If you were actually making critiques that had validity in Kwan's case, then okay. For example, I do feel that Bolero is not MK's best program by far, but still she manages to convey emotion, altho' the music and choreo did not work for her. But if you think in the below programs that MK is not expressing palpable emotion and connection to the music, then definitely I do feel sorry for you because you are truly missing something quite unique and special.

    http://www.youtube.com/watch?v=QWQSoIEAxns

    http://www.youtube.com/watch?v=Kwr4zH53-bo

    And below, the last time Kwan would win Worlds, even though she still had a similar indefinable magic in 2004 and 2005. Yes, I know its hard for judges to score magic. And now, sans Kwan and post CoP, you can find precious little or none of any kind of magic. So, along with being anonymous, I guess that makes the judges happy they don't have to worry about getting "drawn into emotion."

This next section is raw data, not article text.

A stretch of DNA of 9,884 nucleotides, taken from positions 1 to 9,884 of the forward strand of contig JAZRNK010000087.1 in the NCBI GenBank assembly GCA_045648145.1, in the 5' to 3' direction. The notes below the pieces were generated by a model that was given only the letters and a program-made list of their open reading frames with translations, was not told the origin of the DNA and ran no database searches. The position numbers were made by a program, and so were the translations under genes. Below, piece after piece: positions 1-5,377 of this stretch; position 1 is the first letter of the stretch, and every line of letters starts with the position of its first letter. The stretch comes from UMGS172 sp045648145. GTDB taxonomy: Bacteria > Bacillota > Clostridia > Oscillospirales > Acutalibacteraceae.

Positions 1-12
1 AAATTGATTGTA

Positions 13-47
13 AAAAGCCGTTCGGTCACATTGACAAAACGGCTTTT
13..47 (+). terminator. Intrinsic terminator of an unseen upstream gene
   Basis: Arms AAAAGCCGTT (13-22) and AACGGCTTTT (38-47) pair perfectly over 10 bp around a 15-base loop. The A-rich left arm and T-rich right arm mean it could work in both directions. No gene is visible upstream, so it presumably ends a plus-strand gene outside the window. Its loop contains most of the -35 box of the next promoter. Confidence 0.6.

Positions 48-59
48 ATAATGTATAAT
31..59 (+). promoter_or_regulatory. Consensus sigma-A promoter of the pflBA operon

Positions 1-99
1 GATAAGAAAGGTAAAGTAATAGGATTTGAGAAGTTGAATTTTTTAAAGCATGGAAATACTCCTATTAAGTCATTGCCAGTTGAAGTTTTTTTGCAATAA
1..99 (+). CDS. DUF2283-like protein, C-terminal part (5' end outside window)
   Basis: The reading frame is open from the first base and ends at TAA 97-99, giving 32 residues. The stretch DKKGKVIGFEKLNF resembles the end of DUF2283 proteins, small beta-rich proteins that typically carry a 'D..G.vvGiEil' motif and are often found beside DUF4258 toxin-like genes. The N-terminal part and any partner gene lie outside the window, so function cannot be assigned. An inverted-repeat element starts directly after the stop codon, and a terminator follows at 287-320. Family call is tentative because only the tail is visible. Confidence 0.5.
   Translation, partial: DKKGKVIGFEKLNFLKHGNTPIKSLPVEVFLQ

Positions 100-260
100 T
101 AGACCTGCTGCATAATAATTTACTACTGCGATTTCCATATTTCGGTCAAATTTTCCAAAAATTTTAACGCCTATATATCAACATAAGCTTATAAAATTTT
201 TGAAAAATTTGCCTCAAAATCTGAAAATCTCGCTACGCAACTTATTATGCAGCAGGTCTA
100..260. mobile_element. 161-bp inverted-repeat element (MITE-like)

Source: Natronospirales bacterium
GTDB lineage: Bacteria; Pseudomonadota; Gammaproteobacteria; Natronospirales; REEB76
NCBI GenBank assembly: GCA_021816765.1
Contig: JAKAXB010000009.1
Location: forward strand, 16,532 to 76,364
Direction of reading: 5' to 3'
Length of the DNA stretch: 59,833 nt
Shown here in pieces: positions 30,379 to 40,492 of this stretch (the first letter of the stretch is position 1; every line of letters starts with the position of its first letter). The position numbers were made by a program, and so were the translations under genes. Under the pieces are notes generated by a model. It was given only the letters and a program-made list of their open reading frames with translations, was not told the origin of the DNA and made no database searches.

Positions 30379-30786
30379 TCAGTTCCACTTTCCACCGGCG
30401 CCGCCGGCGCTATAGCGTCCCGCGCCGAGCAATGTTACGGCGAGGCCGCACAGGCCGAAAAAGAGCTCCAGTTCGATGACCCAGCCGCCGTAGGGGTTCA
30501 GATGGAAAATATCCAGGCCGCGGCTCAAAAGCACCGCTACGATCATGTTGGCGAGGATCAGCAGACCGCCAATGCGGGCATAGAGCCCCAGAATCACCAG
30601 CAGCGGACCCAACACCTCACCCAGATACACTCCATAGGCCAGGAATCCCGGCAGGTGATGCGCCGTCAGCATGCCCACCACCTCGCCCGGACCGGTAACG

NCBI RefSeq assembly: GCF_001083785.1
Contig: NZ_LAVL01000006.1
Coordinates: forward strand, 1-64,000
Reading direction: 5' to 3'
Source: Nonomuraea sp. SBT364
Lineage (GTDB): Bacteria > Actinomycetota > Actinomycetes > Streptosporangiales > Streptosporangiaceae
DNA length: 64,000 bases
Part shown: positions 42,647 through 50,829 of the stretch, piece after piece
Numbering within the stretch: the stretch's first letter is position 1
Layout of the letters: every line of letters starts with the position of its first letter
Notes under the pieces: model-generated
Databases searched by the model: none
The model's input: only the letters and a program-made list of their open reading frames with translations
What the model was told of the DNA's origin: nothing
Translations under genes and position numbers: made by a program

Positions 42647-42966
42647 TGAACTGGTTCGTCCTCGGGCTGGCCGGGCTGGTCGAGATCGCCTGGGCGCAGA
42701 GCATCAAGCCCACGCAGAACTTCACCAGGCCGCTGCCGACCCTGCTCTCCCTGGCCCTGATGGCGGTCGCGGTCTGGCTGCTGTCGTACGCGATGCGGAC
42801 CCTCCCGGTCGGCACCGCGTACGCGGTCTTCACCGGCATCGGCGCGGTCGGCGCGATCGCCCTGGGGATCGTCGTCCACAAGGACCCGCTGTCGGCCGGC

http://www.youtube.com/watch?v=VfluAux0Sf0

    And once again, MK's relationship with Lori as her choreographer was a very collaborative one, taking nothing away from either of them. Sans Lori, MK is still a great skater. In addition, ITA with Kwantumleap, that Kwan began to focus more and more on aspects of speed, power, and athleticisim later in her career, because that is what the judges were preferring to reward. As great as she is/was, Kwan was often criticized even during her dominant years. She is great, in part, because of the constant criticism, Olympic disappointments, and injuries she had to overcome.

  19. #39